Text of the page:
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Learn German: Key phrases to know

Aug 07, 2015 by Jamie Mc Laughlin

Planning to jet off to Germany? One of the best ways to prepare for your trip is by committing a few German phrases to memory. Knowing a few simple words before you take off will make it easier to get around and meet locals, while ultimately providing a more immersive on-tour experience. Read on to brush up on your language basics and enjoy some happy travels, or Gute Reise!

Key German language phrases

Guten Tag (pronounced: GOO-tehn tahg) This means “good day” and is a common way to say hello. A more informal way to say hi is simply Hallo.

Entschuldigung (pronounced: ehnt-SHOOL-dig-oong) Say excuse me using this word.

Wie geht es Ihnen? (pronounced: vee gayt ehs EE-nehn) This formal phrase means how are you?, but a simpler way to ask someone how it’s going is wie geht’s? Respond with gut, danke to say you’re fine, thanks.

Sprechen Sie Englisch? (pronounced: SHPREHKH-ehn see EHNG-lish) You can use this question to ask do you speak English? Many Germans do speak some English, so the answer might be ja (yes). If nein (no), then you can ask your Tour Director to help with translating.

Woher kommen Sie? (pronounced: voh-HEHR KOH-mehn zee) Curious locals might use this phrase to ask where are you from? Respond with ich komme aus _______, followed by your home country or city.

Wie komme ich nach _______? (pronounced: vee KOH-meh ikh nach) Use this phrase, which means how do I get to _______, followed by a destination to ask locals how to find a certain place during your free time.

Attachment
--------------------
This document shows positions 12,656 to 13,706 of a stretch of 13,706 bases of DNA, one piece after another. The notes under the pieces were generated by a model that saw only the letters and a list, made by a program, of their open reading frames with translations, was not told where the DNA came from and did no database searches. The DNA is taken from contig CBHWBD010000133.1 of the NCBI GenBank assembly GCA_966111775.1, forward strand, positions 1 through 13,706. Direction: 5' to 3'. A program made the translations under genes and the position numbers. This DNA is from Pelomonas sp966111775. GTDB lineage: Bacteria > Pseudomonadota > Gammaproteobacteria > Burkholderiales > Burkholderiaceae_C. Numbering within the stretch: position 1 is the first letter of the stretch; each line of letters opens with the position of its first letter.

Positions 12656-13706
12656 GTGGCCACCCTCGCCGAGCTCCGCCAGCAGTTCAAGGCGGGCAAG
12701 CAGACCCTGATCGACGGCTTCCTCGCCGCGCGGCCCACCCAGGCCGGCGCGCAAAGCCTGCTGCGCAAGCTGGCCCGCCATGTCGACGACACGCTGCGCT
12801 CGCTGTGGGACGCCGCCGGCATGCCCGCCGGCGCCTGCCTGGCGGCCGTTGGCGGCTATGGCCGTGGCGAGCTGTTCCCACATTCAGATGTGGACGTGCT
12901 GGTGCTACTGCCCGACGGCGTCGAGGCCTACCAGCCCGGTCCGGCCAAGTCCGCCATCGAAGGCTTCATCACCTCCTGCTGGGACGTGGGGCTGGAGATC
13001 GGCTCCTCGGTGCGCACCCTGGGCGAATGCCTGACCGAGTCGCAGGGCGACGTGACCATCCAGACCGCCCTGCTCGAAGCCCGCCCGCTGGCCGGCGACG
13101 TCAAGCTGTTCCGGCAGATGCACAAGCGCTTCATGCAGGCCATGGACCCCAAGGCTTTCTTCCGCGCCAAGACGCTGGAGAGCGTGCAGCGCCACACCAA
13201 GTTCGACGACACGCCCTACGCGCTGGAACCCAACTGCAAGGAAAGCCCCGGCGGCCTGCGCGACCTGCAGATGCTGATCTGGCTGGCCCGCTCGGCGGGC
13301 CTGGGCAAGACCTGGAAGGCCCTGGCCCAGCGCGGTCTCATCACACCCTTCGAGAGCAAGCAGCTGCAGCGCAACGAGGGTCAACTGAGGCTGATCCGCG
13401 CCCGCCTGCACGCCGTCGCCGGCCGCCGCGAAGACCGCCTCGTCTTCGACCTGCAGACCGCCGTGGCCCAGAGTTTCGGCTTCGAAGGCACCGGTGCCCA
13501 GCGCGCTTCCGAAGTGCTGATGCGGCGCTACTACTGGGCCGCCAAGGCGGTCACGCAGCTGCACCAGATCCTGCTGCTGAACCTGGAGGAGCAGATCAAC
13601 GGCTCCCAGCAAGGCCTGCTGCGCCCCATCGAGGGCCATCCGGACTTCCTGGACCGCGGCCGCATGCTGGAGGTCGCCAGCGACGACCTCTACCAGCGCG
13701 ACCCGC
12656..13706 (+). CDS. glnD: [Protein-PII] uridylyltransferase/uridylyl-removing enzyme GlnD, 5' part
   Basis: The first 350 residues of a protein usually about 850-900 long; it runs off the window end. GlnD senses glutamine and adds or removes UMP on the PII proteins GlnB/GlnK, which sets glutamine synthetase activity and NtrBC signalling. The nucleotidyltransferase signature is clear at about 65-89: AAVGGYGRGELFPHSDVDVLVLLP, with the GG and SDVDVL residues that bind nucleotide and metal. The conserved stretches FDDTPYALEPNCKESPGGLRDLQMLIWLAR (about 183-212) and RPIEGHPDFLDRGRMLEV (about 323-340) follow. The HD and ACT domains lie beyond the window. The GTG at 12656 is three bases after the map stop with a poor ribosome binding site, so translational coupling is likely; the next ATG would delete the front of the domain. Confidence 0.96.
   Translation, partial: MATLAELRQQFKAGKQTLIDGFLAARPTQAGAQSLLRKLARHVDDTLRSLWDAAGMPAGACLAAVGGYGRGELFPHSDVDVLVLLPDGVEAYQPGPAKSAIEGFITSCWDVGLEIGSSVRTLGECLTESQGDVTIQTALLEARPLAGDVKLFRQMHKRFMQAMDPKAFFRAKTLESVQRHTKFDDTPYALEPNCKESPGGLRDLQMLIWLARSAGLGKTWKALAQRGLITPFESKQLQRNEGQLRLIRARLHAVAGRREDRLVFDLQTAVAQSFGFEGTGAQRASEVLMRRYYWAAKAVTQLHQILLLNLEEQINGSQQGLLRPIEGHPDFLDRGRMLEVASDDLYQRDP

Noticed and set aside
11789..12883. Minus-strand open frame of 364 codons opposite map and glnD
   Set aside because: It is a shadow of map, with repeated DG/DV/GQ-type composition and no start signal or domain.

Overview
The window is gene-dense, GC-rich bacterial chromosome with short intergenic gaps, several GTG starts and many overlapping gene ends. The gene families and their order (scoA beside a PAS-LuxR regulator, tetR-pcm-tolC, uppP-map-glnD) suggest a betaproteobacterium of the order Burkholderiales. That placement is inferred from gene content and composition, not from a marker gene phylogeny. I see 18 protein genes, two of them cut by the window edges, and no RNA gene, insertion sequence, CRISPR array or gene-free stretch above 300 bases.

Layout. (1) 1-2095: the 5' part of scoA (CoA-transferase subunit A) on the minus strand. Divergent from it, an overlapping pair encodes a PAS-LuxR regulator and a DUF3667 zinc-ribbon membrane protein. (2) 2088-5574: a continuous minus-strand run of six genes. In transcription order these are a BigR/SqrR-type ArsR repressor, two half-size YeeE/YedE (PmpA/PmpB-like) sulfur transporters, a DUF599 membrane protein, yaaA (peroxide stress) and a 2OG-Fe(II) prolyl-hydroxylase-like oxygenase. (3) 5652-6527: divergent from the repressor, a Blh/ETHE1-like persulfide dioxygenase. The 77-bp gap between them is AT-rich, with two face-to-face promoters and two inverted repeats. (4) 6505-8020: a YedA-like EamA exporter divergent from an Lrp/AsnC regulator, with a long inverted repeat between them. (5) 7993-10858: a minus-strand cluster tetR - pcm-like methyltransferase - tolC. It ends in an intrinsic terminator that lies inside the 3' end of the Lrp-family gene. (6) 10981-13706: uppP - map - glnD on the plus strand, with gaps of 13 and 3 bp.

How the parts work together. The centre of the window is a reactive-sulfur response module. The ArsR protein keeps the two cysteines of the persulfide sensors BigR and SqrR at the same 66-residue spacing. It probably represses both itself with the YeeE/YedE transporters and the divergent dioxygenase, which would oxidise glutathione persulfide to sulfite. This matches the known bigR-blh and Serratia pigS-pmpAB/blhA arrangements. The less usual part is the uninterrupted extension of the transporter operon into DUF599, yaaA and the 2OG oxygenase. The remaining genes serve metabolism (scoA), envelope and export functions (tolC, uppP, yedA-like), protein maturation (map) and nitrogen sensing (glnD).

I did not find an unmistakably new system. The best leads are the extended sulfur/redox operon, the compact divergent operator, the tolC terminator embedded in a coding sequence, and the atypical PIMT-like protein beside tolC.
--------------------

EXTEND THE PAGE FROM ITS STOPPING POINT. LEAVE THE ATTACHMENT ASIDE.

Wo ist hier ein gutes Restaurant? (pronounced: voh ist heer īn GOO-tehs reh-stoh-RAHN) If you get hungry or thirsty while you’re out and about, ask this question to saywhere is there a good restaurant nearby?

Bitte (pronounced: BIT-teh) This multi-purpose courtesy word means please, but it can also be used to say you’re welcome or to ask may I help you?

Danke (pronounced: DAHN-keh) Use this to say thank you. To add more emphasis say Vielen Dank, or “thank you very much.”

Auf Wiedersehen (pronounced: owf VEE-dehr-zay-ehn) This is one way to say goodbye—a more informal way is to say T_schüss_ or Mach’s gut.

If you want to get a few German phrases under your belt, click around this online guide to learn some of the basics, or use this free online course to improve your vocabulary and practice pronunciation. Need to look up a couple of words on the spot? Google Translate is a free app that lets you translate quickly and easily on the go—just make sure you’re connected to WiFi to use it.

Do you know Deutsch? Let us know what phrases you’ve found helpful to know for a trip to Germany!


Know before you go
About the author | Jamie Mc Laughlin
It was Jamie’s homestay in Germany that made her fall in love with travel (and her studies in Florence that really sealed the deal). When she’s not writing and sharing the magic of seeing the world with others, she’s usually on the lookout for her new favorite memoir, testing out recipes at home, or visiting her family on Cape Cod.